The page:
Japan's Big Hang-Up

Japan's Big Hang-Up

High rates, preferential treatment and weak antitrust laws allow Nippon Telegraph & Telephone Corp., a former wholly state-owned monopoly, to stave off competition, critics charge, while saddling customers with some of the highest local phone charges in the industrialized world.

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Japan's Big Hang-Up

At an unused cement-testing lab in this industrial city 30 miles from Tokyo, technicians huddle attentively as a hedgehog-shaped robot lays fiber-optic cable through a 10-inch sewer pipe.

As the robot rotates on its axis laying the rat-resistant lines, however, a plastic pin jams, forcing operators to rock the machine back and forth until its mobility is restored.

"Many objects float through the sewer and things get stuck, so it's sometimes difficult to get the robot moving smoothly," explains Takehisa Hatta, general manager at Nippon Hume Corp., the robot's creator.

Teaching robots to dance through sewer pipes? Such are the lengths—and depths—to which Japanese competitors are going these days in their bid to loosen the powerful grip of the world's biggest phone company, Nippon Telegraph & Telephone Corp., on troubled Japan.

NTT's dominance of Japan's $ 100-billion telecommunications market, critics say, is choking off the country's prospects for emerging from a decade of economic stagnation.

"Over the next three to five years, Japan will fall even further behind. I have a real sense of crisis," said Ryuchi Kinoshita, managing director with DDI Corp., a long-distance and cellular carrier that is struggling to compete with NTT.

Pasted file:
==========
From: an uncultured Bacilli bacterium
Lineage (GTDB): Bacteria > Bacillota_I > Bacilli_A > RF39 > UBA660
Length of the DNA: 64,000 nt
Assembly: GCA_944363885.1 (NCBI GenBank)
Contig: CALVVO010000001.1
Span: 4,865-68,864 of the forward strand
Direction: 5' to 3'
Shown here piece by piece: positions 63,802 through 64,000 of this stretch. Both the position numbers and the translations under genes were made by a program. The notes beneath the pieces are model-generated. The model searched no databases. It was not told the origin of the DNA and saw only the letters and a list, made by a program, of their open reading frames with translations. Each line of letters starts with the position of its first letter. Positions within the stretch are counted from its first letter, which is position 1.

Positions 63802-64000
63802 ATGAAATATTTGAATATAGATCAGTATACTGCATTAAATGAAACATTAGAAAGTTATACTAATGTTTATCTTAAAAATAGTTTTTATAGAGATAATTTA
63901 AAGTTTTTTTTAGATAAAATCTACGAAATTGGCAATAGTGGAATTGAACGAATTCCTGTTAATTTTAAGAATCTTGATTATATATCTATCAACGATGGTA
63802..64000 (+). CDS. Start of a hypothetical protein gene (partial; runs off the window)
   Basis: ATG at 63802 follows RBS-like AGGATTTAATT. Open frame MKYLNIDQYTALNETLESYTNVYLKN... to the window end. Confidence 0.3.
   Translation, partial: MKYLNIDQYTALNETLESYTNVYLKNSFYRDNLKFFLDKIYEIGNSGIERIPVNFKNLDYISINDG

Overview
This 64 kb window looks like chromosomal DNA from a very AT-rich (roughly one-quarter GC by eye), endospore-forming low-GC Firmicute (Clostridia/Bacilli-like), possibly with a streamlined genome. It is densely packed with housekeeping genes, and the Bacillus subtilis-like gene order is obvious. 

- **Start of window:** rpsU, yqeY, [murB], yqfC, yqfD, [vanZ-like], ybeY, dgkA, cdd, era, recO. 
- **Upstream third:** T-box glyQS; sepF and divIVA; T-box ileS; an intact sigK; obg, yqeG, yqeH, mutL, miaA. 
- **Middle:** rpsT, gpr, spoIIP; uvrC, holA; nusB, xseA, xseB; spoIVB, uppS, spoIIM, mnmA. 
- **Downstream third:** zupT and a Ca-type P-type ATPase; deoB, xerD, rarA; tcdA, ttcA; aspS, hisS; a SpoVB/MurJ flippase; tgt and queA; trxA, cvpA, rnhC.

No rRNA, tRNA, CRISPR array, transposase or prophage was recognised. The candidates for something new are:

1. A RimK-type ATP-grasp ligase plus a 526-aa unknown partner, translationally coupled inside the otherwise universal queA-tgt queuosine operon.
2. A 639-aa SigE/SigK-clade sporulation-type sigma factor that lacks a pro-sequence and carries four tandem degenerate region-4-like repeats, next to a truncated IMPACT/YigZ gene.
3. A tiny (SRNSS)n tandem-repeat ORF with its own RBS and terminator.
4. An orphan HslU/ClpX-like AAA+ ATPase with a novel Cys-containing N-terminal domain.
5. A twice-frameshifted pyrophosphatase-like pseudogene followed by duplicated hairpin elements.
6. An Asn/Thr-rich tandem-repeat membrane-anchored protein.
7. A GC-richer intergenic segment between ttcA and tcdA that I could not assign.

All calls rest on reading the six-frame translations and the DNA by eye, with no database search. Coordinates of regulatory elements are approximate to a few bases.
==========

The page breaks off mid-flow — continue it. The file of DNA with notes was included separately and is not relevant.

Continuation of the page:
One of the most damning criticisms is that NTT's power has had a chilling effect on the nation's use of the Internet, so critical to future global competitiveness.

To be sure, there are other reasons why Japan lost momentum as a world economic leader during the 1990s. But as telecommunications and the Internet have grown in importance, critics are zeroing in on clod-footed NTT as a new whipping boy.

High rates, preferential treatment and weak antitrust laws allow the former wholly state-owned monopoly to stave off competition, critics charge, while saddling customers with some of the highest local phone charges in the industrialized world.

The average Japanese family spent a whopping $ 3,047 on phone bills in 1999, according to Japan's Management and Coordination Agency.

In the Internet Age, high phone bills mean a lot more than they used to: They restrain the pace of the cyber-revolution, the most important technological event in a century.

In the United States, most local phone rates are the same whether you're on the line for three minutes or three hours. In Japan, NTT keeps the meter running. The norm is $ 19 an hour for all local calls—about what Americans typically pay for a full month of unlimited Internet access.